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  • Just started the bio from umpire Doug Harvey, entitled "They Called Me God". This bio will likely provide a unique take on historical developments over the 1960s-1990s. Anyway, that is the main reason I'm reading it.
    Catfish Hunter, RIP. Mark Fidrych, RIP. Skip Caray, RIP. Tony Gwynn, #19, RIP

    A fanatic is someone who can't change his mind and won't change the subject. -- Winston Churchill. (Please take note that I've recently become aware of how this quote applies to a certain US president. This is a coincidence, and the quote was first added to this signature too far back to remember when).

    Experience is the hardest teacher. She gives the test first and the lesson later. -- Dan Quisenberry.

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    • I've enjoyed a lot of ump memoirs, but that one I wasn't impressed by because frankly Harvey came off as more than a bit egocentric in it.

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      • I finished Bruce Weber's Inside Baseball 1990. He predicted Bert Blyleven would win 300 games by the time he was 40 in that book ... obviously it didn't happen.

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        • An American Journey by Jerry Coleman. Classy book by a classy guy. No cussin', no badmouthing anybody, just a good, clean straightforward story.
          Good afternoon, ladies and gentlemen,and welcome to Yankee Stadium. Here are the lineups for todays game...

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          • I just finished Baseball Quotations by Helen Exley. This is one of those dinky little pocket books you pick up at a grocery store when you forgot someone's birthday and need a quick gift. It took 10 minutes to read. I can't believe someone would spend $8 on it.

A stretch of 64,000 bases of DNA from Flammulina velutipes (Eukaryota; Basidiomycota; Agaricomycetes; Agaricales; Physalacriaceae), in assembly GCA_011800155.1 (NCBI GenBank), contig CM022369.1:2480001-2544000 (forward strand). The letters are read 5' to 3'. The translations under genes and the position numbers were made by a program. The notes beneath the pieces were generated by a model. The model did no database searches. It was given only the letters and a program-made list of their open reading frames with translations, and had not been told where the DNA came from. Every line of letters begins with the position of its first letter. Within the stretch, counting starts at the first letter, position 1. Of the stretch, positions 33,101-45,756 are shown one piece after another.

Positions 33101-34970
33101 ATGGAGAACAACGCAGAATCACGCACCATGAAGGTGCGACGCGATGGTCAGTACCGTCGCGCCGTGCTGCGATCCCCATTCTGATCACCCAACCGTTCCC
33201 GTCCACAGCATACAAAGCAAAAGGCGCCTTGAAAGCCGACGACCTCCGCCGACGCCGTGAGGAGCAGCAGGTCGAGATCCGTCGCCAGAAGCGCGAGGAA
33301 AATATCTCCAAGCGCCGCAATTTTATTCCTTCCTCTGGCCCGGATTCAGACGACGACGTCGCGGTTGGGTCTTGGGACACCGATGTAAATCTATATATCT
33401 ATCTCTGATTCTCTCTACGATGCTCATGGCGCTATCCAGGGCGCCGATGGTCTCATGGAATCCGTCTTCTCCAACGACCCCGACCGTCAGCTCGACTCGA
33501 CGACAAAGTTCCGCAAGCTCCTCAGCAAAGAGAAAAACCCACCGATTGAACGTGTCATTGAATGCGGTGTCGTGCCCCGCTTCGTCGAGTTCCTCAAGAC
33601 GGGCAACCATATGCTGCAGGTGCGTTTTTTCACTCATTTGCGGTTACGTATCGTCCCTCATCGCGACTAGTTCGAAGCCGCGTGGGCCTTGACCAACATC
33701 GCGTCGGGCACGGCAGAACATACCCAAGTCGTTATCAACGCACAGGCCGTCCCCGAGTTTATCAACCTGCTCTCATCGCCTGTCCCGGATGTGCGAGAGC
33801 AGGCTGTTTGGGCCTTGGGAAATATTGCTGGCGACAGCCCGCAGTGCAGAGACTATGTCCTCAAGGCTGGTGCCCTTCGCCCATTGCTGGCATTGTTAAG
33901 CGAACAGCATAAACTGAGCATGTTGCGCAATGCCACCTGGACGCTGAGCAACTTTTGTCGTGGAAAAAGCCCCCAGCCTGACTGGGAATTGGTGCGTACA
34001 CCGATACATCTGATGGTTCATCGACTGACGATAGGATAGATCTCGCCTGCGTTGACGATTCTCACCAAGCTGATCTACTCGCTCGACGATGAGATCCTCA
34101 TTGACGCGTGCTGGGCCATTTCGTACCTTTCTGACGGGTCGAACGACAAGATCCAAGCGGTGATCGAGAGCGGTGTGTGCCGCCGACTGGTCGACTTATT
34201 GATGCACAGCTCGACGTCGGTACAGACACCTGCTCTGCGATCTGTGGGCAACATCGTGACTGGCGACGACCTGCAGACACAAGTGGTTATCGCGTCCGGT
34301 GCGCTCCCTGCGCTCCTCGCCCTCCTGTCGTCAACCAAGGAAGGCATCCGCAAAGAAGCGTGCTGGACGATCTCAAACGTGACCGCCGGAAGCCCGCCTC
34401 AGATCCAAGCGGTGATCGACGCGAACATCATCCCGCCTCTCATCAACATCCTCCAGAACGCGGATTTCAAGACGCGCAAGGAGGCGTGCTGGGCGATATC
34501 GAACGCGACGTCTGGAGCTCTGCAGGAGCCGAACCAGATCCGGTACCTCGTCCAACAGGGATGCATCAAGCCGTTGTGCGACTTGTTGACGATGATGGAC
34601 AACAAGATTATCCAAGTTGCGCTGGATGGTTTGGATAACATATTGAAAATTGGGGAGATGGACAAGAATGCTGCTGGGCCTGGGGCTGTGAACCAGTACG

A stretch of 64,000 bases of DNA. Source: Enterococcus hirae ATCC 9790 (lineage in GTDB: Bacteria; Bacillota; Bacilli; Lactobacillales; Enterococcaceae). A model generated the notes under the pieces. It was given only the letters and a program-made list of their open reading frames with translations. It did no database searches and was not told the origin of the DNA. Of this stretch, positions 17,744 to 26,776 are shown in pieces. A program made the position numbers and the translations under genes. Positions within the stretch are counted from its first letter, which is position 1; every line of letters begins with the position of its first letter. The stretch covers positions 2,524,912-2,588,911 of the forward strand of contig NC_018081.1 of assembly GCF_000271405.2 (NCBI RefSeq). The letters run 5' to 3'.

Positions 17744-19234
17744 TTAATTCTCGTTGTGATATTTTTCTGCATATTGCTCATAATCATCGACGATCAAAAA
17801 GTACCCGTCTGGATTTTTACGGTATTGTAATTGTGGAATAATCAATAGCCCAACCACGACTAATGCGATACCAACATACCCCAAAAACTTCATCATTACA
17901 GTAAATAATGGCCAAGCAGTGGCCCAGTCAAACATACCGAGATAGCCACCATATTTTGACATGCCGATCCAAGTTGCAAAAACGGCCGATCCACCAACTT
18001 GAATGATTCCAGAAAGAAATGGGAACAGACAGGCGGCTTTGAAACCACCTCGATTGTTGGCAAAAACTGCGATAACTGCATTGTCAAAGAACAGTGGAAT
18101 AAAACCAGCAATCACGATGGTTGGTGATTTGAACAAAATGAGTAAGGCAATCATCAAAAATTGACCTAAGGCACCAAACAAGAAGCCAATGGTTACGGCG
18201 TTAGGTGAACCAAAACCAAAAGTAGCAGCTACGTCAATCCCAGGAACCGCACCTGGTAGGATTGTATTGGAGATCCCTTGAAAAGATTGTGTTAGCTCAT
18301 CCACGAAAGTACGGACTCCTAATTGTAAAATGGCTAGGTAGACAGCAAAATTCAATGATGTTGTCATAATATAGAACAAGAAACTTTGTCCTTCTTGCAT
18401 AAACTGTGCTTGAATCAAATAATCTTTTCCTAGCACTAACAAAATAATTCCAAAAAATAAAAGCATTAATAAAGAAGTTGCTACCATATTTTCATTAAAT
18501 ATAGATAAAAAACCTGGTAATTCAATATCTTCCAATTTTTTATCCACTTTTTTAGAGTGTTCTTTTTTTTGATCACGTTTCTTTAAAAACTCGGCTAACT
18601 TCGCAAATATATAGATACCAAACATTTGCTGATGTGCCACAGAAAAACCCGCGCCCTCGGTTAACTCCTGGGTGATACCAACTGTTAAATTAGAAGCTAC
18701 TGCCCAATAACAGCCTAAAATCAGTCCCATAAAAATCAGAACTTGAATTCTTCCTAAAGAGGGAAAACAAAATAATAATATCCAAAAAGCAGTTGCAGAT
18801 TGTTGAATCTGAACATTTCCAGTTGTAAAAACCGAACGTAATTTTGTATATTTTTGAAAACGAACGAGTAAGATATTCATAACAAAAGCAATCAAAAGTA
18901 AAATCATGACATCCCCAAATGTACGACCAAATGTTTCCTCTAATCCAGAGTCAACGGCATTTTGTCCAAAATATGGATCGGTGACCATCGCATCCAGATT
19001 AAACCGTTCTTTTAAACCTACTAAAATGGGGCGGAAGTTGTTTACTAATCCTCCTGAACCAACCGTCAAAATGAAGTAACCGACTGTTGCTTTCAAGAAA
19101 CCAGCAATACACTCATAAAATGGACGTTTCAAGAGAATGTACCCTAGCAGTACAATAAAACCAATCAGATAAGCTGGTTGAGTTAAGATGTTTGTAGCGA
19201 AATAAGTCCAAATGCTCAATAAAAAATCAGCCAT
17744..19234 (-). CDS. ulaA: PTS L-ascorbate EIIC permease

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            • Originally posted by egri View Post
              Just finished the Summer of '49. As a Red Sox fan the ending was hard, but it's a book I'd definitely recommend. Next up: October 1964.
              You can't go wrong with Halberstam--no matter what topic he tackles, he absolutely nails it. I just read Summer of '49 (for the third time in my life), and I can tell you that 1964 is even better!
              Thanks for listening!

              freak

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              • I'm currently reading Faith and Fear in Flushing by Greg Prince. It's a good book.

                On October 6, 2013, I posted that I was reading We Played the Game by Danny Peary. I'm still reading it. 250 pages in, 400 or so to go. I keep putting it down and picking up shorter, easier reads.

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                • Originally posted by epaddon View Post
                  I've enjoyed a lot of ump memoirs, but that one I wasn't impressed by because frankly Harvey came off as more than a bit egocentric in it.
                  That'll happen when they call you God.
                  They call me Mr. Baseball. Not because of my love for the game; because of all the stitches in my head.

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                  • Anybody read "Long Shot" by Mike Piazza? Hate to start a thread to ask that question, and the search engine didn't help me out.